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The new fall sound: sun dresses and floppy hats
by Sarah Cooper
Sep 23, 2009 | 823 views | 0 0 comments | 7 7 recommendations | email to a friend | print
Courtesy photo - 
In 2007, Colbie Calliat made a splash by posting her music to her MySpace page. Since being discovered, she has worked with Lifehouse, the Goo Goo Dolls, Jason Mraz and other artists. She plays Friday night at the Grand Sierra Resort.
Courtesy photo - In 2007, Colbie Calliat made a splash by posting her music to her MySpace page. Since being discovered, she has worked with Lifehouse, the Goo Goo Dolls, Jason Mraz and other artists. She plays Friday night at the Grand Sierra Resort.
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Colbie Caillat can convince you that her tan is real. In fact, it is hard to listen to the coffee house-soul-meets California-pop sensation without imagining a laid-back beach bonfire after a long day of stress-free sunbathing beneath a Malibu breeze.

The woman who brought back sundress-and-floppy-hat pop will be taking the Grand Sierra Resort’s Grand Theater stage at 8 p.m. Friday with her guitar, honey-toned voice and possibly her signature orchid tucked behind her ear.

Caillat got her start on the beaches of her hometown in Malibu, Calif., where her father co-produced Fleetwood Mac’s “Tusk” and “Rumors” albums. While the muti-platinum pros were singing around the studio, the little California girl was skipping around her home and singing her own tunes. While Fleetwood Mac took the limelight, Caillat kept stringing her own tunes together on her guitar. Toes in the sand and mind on the sunset, the girl and her guitar mused on the first blush of love or the magic of a moment.

On the advice of a few friends, Caillat put her songs on her MySpace page. It wasn’t long before people noticed.

Now labeled as the “MySpace Phenom,” Caillat was proclaimed by the site to be its most popular unsigned artist at the time of her first postings.

Her debut single was the whimsical “Bubbly,” which peaked at No. 5 on the Billboard Hot 100 and No. 2 on the Pop 100.

The simple sweetness of Caillat’s voice flowed into Universal Republic’s recording studios in 2007 and record sales followed. Caillat released “CoCo” on Universal Republic’s label in July 2007, debuting at No. 5 on the Billboard 200 and selling 51,000 copies in the first week. The album was later certified double platinum by the Recording Industry Association of America.

What followed were a few tours with Lifehouse and the Goo Goo Dolls, collaborations with Jason Mraz, an artist akin to Caillat, and a tidal wave of original writing. Caillat released her sophomore effort a few weeks ago, on Aug. 29. “Breakthrough,” again a release from Universal Republic, has already put out one single that has spread across the airwaves. “Fallin’ for you” debuted at No. 12 and was Caillat’s highest debut ever on the Billboard Hot 100.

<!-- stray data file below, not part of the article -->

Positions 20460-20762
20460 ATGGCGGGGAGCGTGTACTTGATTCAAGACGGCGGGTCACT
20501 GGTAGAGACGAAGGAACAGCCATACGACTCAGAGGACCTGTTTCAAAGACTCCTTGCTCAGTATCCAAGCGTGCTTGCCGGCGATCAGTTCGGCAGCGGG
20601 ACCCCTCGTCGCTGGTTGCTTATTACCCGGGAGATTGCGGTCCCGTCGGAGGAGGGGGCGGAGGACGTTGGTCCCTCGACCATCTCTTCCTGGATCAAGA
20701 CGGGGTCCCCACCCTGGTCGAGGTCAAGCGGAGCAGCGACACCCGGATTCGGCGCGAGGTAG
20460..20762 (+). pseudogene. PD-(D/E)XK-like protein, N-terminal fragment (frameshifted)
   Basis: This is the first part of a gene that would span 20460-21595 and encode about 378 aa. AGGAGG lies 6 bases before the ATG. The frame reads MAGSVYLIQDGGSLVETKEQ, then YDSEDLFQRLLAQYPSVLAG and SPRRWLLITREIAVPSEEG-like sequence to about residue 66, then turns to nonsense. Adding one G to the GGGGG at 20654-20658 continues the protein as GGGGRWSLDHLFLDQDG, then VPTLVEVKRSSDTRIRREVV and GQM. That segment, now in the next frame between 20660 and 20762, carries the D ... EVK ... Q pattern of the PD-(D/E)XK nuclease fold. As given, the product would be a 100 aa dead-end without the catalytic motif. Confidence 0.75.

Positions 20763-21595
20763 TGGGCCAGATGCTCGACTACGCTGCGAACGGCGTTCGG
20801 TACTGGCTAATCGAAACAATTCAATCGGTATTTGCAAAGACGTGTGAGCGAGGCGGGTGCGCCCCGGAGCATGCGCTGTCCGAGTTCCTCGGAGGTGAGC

While the singles became big hits for Caillat, the unassuming pop star’s laid-back style also drew some criticisms from reviewers who wanted a little jolt to their musical jaunts.

“Caillat has a fine voice — clear and ringing, with a hint of a rasp — and she can write hooks,” wrote Jody Rosen of Rolling Stone magazine in an Aug. 24 review. “But the simpering puppy love grows wearying over 12 tracks, especially because Caillat fails to convince as a romantic heroine. She sounds too goofy — too bubbly and tingly — to be lovelorn.”

Chuck Arnold, of People magazine, said in the August issue: “Although the mid tempo tracks start to blend together, this California girl keeps the sun-kissed sounds coming.”

Rolling Stone reviewer Caryn Ganz encapsulated the singer’s relaxed appeal.

“In a landscape populated by lawless and unrehab-able female pop stars, it’s easy to see the Everygal appeal of this twenty-two-year-old MySpace sensation,” Ganz said in an August 2007 review. “Caillat sings about letting her feelings show on a mellow acoustic-guitar-and-piano song with a soulful swing, but over a dozen bland, sunny tunes, it’s hard to pin her down. Her songs are entirely inoffensive — that’s probably why she rocketed to No. 1 on the iTunes chart.”

A few tickets are still available for Friday’s show and will cost about $25. Tickets can be purchased by calling the Grand Sierra box office at (800) 648-3568.

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